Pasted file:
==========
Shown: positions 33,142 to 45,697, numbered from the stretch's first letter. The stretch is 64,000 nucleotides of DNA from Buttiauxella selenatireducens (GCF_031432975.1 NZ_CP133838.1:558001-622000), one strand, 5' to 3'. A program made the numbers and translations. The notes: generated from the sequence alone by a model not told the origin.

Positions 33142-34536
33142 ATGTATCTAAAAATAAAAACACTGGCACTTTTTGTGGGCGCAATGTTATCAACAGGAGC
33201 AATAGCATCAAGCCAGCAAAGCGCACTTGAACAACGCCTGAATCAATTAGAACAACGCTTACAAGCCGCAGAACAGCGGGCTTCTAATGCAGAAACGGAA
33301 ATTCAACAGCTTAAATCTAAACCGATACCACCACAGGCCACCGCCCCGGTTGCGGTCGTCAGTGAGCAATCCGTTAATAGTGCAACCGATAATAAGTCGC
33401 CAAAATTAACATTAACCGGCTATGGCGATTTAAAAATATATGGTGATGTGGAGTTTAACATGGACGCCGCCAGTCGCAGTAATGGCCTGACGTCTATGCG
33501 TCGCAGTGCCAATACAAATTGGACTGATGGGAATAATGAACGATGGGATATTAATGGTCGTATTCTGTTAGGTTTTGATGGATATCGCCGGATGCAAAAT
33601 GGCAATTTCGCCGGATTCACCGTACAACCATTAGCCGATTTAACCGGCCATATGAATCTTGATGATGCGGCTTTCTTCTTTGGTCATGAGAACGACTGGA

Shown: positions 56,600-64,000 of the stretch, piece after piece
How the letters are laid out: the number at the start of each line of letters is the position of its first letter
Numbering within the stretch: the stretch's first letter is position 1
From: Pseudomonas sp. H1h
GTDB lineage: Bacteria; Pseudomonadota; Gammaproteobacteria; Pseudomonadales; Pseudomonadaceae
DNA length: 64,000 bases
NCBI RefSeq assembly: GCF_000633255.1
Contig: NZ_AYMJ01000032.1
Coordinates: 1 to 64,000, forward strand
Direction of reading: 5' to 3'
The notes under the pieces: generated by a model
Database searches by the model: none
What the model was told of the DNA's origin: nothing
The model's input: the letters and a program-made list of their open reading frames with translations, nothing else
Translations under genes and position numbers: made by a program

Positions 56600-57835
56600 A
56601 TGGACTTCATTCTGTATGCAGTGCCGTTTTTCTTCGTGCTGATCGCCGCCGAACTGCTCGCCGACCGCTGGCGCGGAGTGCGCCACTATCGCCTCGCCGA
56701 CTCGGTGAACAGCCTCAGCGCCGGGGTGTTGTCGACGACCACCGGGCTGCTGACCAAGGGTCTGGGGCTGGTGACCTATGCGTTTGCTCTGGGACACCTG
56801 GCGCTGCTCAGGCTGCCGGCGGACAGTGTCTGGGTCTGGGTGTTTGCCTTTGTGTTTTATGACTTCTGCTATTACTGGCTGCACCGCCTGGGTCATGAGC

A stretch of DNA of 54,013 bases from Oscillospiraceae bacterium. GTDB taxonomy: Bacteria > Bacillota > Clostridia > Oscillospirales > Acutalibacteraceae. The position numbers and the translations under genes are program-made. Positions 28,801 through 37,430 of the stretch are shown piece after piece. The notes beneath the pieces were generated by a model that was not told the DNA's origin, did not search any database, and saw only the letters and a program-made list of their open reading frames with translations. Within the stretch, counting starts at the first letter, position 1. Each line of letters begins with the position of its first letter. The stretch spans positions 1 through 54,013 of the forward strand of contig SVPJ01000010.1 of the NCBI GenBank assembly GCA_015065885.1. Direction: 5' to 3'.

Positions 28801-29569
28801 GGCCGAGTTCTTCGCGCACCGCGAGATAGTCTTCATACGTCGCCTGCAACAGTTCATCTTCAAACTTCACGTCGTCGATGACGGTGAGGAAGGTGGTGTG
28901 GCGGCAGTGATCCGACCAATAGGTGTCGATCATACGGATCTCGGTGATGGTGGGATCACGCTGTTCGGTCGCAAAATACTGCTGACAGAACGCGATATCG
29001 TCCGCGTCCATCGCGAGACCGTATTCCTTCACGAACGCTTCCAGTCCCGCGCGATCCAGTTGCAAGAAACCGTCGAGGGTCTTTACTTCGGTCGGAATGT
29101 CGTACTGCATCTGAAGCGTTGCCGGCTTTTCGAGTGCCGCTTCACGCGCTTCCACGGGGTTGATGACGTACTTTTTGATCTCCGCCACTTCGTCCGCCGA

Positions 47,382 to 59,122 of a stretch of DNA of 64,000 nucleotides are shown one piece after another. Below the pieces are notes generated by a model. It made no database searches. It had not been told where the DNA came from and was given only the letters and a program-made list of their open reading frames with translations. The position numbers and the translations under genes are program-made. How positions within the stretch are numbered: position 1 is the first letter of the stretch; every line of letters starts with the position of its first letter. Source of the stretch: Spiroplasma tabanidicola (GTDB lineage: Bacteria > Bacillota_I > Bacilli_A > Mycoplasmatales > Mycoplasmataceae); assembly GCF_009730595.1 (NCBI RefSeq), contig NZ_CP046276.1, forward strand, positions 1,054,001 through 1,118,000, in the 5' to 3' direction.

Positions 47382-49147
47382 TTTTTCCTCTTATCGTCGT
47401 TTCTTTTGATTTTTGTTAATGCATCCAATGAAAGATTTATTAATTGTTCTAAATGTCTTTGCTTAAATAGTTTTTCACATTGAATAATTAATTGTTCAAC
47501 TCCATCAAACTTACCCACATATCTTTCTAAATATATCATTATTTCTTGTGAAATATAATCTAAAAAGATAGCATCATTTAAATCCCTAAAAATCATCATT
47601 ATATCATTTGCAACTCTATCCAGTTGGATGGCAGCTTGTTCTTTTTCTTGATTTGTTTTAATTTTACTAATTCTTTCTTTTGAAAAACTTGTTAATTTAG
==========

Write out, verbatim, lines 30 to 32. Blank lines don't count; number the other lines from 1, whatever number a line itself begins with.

Positions 28801-29569
28801 GGCCGAGTTCTTCGCGCACCGCGAGATAGTCTTCATACGTCGCCTGCAACAGTTCATCTTCAAACTTCACGTCGTCGATGACGGTGAGGAAGGTGGTGTG
28901 GCGGCAGTGATCCGACCAATAGGTGTCGATCATACGGATCTCGGTGATGGTGGGATCACGCTGTTCGGTCGCAAAATACTGCTGACAGAACGCGATATCG